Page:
The Sciences

Neptune Rising

Once a fuzzy nobody, Neptune comes of age as a key player in the arrangement of the solar system. Besides, who can ignore a planet where it rains diamonds?

By Curtis RistSep 1, 2000 12:00 AM


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For centuries, the planetary giants— Jupiter with its distinctive red spot and Saturn with its massive rings— have been the most glamorous of the planets, while the outer orbs— Uranus, Neptune, and Pluto— have been viewed, when they've been viewable at all, as dim, remote, drab, and mysterious stepsisters. Then 11 years ago Voyager 2, its mission to Jupiter and Saturn completed, was allowed to fly by and snap a few images of Neptune. What it eventually sent back to Earth changed everything. Neptune was literally seen in a new light, with images of a gorgeous blue orb with swirling white clouds that seemed, well, Earth-like. Three years later, the discovery of the Kuiper belt, a field of remote icy objects that includes Pluto, redefined Neptune as a major force in the arrangement of the entire solar system. Astronomers now believe Neptune's gravity not only skewed the orbits of the small, distant bodies in the Kuiper belt but also affected the position of the giant gas planets.

"No one planet can tell us everything about the universe," says Heidi Hammel, a senior scientist with the Space Science Institute in Boulder, Colorado, "but Neptune seems to hold more than its share of information about the formation of our own solar system— as well as the solar systems beyond."

Voyager 2's flyby in 1989 provided the first close-up of Neptune— and the first full view of its wispy rings. previous images had revealed only INCOMPLETE arcs. The bright spots in the background are stars.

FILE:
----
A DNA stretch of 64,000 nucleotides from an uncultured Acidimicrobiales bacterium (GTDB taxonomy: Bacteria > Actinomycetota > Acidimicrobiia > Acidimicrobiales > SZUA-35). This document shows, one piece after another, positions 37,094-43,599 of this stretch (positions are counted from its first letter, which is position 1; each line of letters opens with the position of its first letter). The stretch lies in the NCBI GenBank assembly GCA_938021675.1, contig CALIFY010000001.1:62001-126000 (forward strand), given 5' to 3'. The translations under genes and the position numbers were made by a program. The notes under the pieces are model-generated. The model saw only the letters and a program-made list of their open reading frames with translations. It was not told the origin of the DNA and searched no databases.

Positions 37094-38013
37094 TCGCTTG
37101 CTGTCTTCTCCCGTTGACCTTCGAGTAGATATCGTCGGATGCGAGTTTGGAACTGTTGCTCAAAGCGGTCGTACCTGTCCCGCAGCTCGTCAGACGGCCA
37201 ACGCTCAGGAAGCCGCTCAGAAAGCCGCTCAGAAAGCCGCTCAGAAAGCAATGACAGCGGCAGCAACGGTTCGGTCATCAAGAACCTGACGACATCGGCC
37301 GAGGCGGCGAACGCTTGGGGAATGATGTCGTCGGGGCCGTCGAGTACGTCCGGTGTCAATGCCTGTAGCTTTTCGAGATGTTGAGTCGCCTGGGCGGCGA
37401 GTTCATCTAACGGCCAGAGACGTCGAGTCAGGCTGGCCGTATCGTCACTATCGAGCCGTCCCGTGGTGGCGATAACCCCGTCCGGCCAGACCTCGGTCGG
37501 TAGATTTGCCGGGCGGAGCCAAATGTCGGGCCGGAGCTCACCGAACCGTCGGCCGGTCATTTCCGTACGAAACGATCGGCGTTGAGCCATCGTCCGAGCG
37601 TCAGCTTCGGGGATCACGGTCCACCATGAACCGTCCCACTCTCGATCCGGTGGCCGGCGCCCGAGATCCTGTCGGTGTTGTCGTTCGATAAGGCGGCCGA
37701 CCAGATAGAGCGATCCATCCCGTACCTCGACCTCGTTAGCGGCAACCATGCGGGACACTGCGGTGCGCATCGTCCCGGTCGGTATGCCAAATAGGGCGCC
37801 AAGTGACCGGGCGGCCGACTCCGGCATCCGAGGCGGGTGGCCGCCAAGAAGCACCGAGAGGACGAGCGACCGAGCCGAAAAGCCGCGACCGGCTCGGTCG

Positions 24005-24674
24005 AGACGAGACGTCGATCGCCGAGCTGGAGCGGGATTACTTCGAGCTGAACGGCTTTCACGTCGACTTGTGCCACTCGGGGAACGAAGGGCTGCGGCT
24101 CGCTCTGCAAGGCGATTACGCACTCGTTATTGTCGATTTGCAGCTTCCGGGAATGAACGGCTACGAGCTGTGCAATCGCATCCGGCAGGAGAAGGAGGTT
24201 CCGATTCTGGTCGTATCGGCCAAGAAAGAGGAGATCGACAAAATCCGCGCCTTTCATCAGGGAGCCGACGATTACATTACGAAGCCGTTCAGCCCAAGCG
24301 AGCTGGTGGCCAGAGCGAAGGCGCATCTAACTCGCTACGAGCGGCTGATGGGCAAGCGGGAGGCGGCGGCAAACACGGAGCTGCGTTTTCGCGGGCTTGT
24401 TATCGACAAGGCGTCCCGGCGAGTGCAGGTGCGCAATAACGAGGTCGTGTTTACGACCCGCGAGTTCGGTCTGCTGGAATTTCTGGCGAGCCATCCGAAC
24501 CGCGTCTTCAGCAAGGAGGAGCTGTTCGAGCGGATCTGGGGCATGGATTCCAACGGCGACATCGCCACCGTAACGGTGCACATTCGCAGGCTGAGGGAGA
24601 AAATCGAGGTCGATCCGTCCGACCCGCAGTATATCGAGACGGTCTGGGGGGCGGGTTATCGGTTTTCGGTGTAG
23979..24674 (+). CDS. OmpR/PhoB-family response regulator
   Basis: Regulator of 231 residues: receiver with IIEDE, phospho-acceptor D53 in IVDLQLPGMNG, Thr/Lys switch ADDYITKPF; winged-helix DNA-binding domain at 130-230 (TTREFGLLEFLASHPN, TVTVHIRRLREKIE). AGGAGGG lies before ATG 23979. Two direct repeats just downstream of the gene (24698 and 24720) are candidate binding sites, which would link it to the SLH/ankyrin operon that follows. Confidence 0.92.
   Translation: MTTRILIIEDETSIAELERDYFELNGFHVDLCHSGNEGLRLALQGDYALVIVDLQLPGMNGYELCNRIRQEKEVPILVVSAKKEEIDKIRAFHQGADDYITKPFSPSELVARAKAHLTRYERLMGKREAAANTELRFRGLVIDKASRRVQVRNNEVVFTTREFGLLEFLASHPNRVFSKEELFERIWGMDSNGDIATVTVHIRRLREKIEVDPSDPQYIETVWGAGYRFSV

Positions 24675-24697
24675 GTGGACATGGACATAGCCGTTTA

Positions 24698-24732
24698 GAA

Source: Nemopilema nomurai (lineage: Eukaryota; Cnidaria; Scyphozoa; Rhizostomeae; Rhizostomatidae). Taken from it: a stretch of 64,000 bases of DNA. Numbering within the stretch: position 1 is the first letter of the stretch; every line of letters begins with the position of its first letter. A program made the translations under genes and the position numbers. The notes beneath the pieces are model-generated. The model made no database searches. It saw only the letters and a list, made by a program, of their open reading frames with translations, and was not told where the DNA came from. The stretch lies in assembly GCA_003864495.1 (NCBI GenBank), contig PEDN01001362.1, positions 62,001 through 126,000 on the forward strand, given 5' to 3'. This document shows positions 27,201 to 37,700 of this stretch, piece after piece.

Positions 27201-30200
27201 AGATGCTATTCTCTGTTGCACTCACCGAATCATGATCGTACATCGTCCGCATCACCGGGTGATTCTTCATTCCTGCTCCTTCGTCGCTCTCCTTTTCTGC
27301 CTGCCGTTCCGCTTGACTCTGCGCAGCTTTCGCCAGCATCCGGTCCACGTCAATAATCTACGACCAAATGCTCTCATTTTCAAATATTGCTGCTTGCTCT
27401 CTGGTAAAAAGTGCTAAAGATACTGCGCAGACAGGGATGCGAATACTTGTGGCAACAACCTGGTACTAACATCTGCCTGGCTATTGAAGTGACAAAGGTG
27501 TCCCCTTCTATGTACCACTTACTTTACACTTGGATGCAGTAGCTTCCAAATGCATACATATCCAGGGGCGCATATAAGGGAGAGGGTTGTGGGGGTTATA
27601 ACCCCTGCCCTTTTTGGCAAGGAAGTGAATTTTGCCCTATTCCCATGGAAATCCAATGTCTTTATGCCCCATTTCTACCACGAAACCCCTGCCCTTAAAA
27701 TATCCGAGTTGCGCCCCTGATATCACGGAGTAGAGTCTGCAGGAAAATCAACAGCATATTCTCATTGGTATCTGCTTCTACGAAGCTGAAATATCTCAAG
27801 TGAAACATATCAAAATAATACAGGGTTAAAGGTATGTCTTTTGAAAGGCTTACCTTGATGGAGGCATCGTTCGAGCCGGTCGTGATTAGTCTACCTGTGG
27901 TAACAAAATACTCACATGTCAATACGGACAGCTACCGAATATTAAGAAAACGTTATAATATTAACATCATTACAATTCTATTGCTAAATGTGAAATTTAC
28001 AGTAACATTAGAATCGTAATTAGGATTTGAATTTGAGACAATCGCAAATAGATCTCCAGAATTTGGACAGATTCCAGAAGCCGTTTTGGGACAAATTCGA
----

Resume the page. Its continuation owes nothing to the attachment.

Photo by NASA/FPG

For decades astronomers have thought that planets remained stationary after the initial formation of the solar nebula. But something about Neptune's strange small neighbor, Pluto, tickled their curiosity. While the other planets travel in circular orbits, Pluto's orbit is a peculiarly tilted ellipse. Astronomers now know that Pluto's orbit is strange only for a planet. It is perfectly normal for some 300 known objects in the Kuiper belt. To Renu Malhotra, a staff scientist at Houston's Lunar and Planetary Institute, these elliptical orbits have explanatory power: They suggest that Neptune— a planet with the mass of more than 17 Earths— influenced the orbits of all its diminutive neighbors.

How could this happen? The answer lies in the interactions that occurred during the solar system's early history. After the planets formed, their gravitational pull interfered with the orbits of leftover building blocks called planetesimals. "What evolved was a sort of planetary game of handball, involving Neptune, Uranus, Saturn, and Jupiter," says Malhotra. By the rules of this interaction, Neptune literally tugged planetesimals from their orbits and "handed them down" to the giant gas planets closer to the sun. As the planetesimals moved into smaller orbits, they lost orbital energy and angular momentum— and that energy was instead absorbed by the planets. "The greater the orbital energy, the bigger the orbit," explains Malhotra. Neptune, Uranus, and Saturn began to move outward— with Neptune taking a 30 percent leap that moved it to its present location of roughly 2.8 billion miles from the sun. Jupiter, which lay on the receiving end of the planetesimals, either absorbed or ejected them. As a result, Jupiter lost orbital energy, and its circuit around the sun shrank by about 2 percent.